Campaign dollars can help sway voters to the “yes” camp, as was the case in Arkansas, but could also go the other way. If conservative interest groups – or gaming interest that fear being left out of sports betting – inundate Louisianans against the proposition, sports betting could run into trouble across many of the state’s parishes.
Future Bill Awaits in 2021
If at least one parish passes the referendum, then the most difficult work begins.
Lawmakers will have to pass a bill laying out, among other key factors, licensing requirements, regulatory structures and tax rates. Requirements for sports betting bills in every state, Louisiana lawmakers haven’t been able to find common ground in either of the past two legislative sessions on all these criteria.
Many of those same lawmakers haven’t even agreed on DFS regulations. Eighteen months after voters in the majority of parishes authorized daily fantasy games, lawmakers have still not agreed to the tax rate and regulatory structure necessary for operators to start accepting players. Sports betting, which is usually far more politically contentious, could suffer a similar fate.
And that doesn’t include the key question over access.
Online Sports Betting in Louisiana
Sports betting backers in legislature have been motivated by Louisiana residents going to retail sportsbooks in Arkansas and more so Mississippi, which took its first legal bets in August 2018. The core argument has been to give Louisiana casinos and horse tracks the same options as their neighbors, a pitch which has, more or less, been fairly amenable to most state elected officials as they seek ways to keep would-be tax revenues from crossing state lines.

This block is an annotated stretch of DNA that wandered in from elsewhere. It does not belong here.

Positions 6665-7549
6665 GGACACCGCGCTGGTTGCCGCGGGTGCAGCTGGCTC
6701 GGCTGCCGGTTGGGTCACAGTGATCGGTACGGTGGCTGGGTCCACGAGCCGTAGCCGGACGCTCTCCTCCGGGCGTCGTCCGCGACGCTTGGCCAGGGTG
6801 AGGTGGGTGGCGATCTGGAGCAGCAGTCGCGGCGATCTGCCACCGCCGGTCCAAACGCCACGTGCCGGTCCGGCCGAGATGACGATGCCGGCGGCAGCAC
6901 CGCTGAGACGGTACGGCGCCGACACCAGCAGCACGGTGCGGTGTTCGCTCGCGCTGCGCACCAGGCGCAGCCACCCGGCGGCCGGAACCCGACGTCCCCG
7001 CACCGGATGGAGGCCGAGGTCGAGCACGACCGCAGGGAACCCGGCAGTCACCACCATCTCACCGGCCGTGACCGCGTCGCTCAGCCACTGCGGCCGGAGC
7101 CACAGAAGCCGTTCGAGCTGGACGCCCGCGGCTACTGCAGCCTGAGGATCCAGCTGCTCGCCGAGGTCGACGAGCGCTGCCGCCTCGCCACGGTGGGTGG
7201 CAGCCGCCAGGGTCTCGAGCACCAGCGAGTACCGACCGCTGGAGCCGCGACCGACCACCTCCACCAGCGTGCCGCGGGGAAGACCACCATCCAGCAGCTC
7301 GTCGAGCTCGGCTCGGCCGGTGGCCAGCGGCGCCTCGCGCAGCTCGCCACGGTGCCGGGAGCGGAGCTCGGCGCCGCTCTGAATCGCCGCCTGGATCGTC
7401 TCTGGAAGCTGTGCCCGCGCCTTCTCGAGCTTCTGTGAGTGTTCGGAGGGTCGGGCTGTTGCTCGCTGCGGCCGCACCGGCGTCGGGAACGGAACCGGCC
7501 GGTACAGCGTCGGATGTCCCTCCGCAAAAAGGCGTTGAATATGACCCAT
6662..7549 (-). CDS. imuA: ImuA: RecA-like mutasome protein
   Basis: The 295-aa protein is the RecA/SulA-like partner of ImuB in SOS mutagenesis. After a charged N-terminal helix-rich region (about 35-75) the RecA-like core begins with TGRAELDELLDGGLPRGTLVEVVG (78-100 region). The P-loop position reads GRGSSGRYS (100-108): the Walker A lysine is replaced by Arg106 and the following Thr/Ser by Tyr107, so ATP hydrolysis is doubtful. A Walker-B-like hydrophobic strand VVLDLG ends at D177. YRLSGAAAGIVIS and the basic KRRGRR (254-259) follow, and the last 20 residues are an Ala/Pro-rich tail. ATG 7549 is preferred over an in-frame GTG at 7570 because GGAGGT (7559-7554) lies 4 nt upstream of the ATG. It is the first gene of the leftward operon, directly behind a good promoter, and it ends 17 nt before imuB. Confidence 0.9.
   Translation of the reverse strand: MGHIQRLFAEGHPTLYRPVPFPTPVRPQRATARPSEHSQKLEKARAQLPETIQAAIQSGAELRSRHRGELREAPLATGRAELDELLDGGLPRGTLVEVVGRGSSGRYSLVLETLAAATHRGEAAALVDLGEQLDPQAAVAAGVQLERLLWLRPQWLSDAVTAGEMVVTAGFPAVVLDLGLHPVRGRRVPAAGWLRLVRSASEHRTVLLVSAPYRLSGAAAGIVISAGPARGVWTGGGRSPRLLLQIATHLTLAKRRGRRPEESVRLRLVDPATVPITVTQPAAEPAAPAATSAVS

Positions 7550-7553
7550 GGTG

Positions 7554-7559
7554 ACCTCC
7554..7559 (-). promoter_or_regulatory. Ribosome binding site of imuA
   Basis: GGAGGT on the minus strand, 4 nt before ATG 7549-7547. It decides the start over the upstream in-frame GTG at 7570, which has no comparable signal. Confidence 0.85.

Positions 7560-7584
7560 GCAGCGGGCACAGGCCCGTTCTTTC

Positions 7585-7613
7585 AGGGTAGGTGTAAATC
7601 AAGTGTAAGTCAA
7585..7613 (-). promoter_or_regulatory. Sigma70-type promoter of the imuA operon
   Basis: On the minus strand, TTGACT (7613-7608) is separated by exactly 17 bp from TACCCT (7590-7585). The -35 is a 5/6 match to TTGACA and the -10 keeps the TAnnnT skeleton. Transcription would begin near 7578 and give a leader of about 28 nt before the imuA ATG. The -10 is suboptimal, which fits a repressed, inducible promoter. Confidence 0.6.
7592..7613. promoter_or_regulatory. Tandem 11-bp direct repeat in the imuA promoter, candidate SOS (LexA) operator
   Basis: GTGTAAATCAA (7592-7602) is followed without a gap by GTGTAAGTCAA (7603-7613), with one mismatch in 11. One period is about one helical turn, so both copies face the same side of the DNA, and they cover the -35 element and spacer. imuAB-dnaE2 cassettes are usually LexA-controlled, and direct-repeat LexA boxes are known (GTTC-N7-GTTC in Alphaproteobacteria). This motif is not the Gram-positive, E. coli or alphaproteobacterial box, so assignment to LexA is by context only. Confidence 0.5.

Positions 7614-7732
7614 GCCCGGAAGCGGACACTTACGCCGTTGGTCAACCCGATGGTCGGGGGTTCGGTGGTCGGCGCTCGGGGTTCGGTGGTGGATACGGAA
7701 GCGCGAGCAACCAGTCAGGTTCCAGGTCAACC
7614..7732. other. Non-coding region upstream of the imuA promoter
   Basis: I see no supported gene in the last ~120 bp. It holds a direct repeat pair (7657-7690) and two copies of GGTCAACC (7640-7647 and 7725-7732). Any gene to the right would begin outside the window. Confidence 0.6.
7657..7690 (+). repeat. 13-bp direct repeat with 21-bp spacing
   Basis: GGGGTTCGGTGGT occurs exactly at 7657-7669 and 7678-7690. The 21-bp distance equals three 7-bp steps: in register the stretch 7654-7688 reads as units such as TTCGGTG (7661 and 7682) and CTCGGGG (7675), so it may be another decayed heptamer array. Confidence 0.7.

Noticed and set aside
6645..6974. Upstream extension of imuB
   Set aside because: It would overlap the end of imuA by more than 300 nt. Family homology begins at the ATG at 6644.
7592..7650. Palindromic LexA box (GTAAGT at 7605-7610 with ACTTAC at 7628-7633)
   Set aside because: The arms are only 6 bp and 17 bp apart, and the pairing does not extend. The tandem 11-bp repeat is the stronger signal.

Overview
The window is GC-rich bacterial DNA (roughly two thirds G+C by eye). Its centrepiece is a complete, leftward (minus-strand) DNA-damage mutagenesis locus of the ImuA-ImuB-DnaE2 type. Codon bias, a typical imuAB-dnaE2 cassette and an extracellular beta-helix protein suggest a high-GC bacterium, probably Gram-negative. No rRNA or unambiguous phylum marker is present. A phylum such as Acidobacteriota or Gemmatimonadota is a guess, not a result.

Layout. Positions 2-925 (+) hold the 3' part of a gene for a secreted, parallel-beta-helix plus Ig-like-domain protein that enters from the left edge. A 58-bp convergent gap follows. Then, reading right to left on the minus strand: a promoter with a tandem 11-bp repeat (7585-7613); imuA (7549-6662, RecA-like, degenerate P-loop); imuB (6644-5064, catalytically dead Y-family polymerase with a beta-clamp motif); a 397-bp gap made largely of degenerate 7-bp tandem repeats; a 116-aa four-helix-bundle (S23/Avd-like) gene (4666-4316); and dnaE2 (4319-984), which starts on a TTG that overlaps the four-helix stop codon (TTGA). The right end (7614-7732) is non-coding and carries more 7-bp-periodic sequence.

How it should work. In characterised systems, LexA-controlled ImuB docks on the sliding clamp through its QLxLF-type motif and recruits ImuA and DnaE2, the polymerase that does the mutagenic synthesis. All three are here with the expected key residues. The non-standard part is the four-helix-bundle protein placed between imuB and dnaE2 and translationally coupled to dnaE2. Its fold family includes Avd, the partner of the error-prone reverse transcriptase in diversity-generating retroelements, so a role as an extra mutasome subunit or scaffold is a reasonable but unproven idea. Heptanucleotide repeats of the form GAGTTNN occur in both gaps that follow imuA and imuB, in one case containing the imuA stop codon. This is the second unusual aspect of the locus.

The larger issue has been who else can take bets. The video poker lottery operators still want in on sports betting; their revenue has declined roughly 3.5% in the past decade and owners are hopeful the option to take sports bets could help turn the tide.
But for some elected officials, further expanding gaming options at the state’s 2,000 or so video poker terminals is a bridge too far. In 2019, video poker was added to the sports betting bill designed for casinos, and in the process sunk the entire legislation, especially after the casino lobby pulled its support after the terminals were given sports wagering access.
Lawmakers will also have to consider an even broader expansion – mobile wagering in every parish that approves the referendum. For gaming opponents, the thought of sports gambling from home or a mobile device in much of the state is a non-starter.
For advocates, especially those who tout sports betting as a revenue generator, mobile is essential. In more mature markets, mobile wagering makes up close to 90% of all handle. Confining betting to the state’s brick-and-mortar casino and horse tracks – and even the video poker terminals as well – means the government would garner just a fraction of possible mobile tax revenue.
These core issues stopped Louisiana sports betting each of the past two years. They will remain an issue in 2021 – assuming Louisiana can finalize the ballot measure for 2020.